Metro Schools Director Pedro Garcia will get a year’s pay — $216,000 — and money for unclaimed sick and vacation days to walk away from his job after 6½ years.
The school board unanimously voted Saturday to release Garcia from his contract, which doesn’t expire until 2010. Chris Henson, the district’s chief financial officer, was named interim superintendent.
I have tried to be a supporter of Pedro Garcia since he came to Nashville. I was impressed early on by some of what he was saying. Yet his lack of political skills continued to be a source of confusion and his inability to build a team spirit between educators, the school board, and the community was a problem. However, his recent decisions to go public with internal conversations with school board members, and more importantly his unilateral decision to withdraw the rezoning plan that desperately needs to be implemented (leaving the school board as the bad guys) pretty much soured me on Dr. Garcia’s effectiveness in leading the school system.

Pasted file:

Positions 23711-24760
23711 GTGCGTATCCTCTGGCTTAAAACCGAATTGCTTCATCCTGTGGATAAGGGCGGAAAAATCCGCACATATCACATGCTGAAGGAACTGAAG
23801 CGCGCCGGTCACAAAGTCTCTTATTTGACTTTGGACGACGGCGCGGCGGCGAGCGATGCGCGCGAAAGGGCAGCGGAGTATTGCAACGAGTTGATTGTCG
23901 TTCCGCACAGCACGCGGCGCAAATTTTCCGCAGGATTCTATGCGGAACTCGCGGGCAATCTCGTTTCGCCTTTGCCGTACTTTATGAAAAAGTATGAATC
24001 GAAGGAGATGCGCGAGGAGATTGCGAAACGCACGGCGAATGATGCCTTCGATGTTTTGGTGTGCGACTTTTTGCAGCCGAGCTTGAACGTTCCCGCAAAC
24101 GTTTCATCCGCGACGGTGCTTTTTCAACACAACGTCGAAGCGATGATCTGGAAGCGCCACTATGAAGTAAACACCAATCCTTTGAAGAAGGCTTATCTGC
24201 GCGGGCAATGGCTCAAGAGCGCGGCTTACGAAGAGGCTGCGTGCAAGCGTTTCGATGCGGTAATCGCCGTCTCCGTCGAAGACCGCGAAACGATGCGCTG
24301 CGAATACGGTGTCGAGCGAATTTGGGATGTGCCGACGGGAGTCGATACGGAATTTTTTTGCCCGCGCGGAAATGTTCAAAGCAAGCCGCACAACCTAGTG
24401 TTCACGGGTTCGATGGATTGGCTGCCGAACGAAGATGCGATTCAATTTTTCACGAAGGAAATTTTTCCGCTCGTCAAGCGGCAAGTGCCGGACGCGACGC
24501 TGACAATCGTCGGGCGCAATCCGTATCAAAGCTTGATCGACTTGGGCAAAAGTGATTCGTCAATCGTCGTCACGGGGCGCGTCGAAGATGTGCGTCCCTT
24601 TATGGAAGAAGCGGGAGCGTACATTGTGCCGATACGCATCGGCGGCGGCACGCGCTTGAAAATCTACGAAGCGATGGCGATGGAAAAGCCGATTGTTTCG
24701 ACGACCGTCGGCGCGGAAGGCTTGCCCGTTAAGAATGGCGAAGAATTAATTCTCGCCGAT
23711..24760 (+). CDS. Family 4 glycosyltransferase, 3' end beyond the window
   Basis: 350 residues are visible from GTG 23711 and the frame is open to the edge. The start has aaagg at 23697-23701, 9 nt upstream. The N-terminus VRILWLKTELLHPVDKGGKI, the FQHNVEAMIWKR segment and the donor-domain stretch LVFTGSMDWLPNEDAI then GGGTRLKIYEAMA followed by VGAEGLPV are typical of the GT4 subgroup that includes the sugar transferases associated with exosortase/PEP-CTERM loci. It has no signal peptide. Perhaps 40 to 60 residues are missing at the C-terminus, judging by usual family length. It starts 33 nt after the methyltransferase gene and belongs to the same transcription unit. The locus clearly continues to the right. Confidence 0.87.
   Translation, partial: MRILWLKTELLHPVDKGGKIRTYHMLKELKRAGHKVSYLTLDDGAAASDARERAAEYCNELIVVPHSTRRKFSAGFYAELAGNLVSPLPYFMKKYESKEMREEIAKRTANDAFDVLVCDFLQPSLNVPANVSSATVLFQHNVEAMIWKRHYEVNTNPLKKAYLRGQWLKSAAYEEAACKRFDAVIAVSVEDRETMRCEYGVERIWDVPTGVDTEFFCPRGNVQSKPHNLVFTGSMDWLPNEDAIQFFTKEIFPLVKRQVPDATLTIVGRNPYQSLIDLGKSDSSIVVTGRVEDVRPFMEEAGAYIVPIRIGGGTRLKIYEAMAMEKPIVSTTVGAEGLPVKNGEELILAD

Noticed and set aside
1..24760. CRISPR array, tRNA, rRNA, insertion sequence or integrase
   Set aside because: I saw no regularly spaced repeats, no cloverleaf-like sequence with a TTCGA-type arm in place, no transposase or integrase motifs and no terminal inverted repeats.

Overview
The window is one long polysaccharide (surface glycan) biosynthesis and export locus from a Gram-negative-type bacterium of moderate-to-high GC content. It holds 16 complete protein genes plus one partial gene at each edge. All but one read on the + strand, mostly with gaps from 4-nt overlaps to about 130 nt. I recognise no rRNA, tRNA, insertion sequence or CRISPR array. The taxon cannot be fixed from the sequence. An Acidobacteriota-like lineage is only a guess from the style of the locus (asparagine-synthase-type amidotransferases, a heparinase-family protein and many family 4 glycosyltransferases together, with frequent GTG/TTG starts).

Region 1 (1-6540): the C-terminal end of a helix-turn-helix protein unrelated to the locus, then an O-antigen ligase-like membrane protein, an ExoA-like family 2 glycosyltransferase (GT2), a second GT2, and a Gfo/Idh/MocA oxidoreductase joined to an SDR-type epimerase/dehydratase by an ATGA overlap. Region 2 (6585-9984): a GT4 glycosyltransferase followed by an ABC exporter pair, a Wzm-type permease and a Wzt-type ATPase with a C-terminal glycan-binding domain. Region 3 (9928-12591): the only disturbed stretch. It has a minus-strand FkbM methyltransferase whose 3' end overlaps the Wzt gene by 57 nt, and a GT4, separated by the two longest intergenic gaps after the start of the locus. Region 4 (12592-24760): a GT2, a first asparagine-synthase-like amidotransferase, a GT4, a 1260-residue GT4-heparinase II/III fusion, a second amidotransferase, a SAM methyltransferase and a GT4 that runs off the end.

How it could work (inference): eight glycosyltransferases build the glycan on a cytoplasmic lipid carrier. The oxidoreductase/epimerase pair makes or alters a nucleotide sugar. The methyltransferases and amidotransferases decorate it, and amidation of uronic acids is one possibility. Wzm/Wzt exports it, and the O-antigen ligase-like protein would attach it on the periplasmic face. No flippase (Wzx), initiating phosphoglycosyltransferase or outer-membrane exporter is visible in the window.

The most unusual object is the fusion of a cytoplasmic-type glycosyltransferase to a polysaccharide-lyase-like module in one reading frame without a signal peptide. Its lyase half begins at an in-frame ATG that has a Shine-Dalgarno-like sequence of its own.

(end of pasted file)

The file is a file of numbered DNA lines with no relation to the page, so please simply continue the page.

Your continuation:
It must be said that Dr. Garcia did bring some needed improvements to the schools (although I think Sandy Johnson, his former colleague who left a couple of years ago was more responsible as Pedro). However, there are systemic problems that go beyond the operation of the schools and require someone who can motivate the community and the teachers to come together to make change. Pedro had no skills in doing that, and has been extremely weak in hiring a communications staff that could actively assist him in that task. In the end, authoritarian leadership rarely works, and Dr. Garcia is a textbook case in why it doesn’t.
One thought on “Bye Pedro”
i never liked him. i thought his sole desire to improve testing scores took away from the actual education of kids. arts were cut almost everywhere & most kids i would touch base with would spend days being taught or taking practice tests then watching movies. it seemed only magnet schools had any chance at a rounded education. it might not have been all his fault, but for all the years he was here he could have done a whole lot more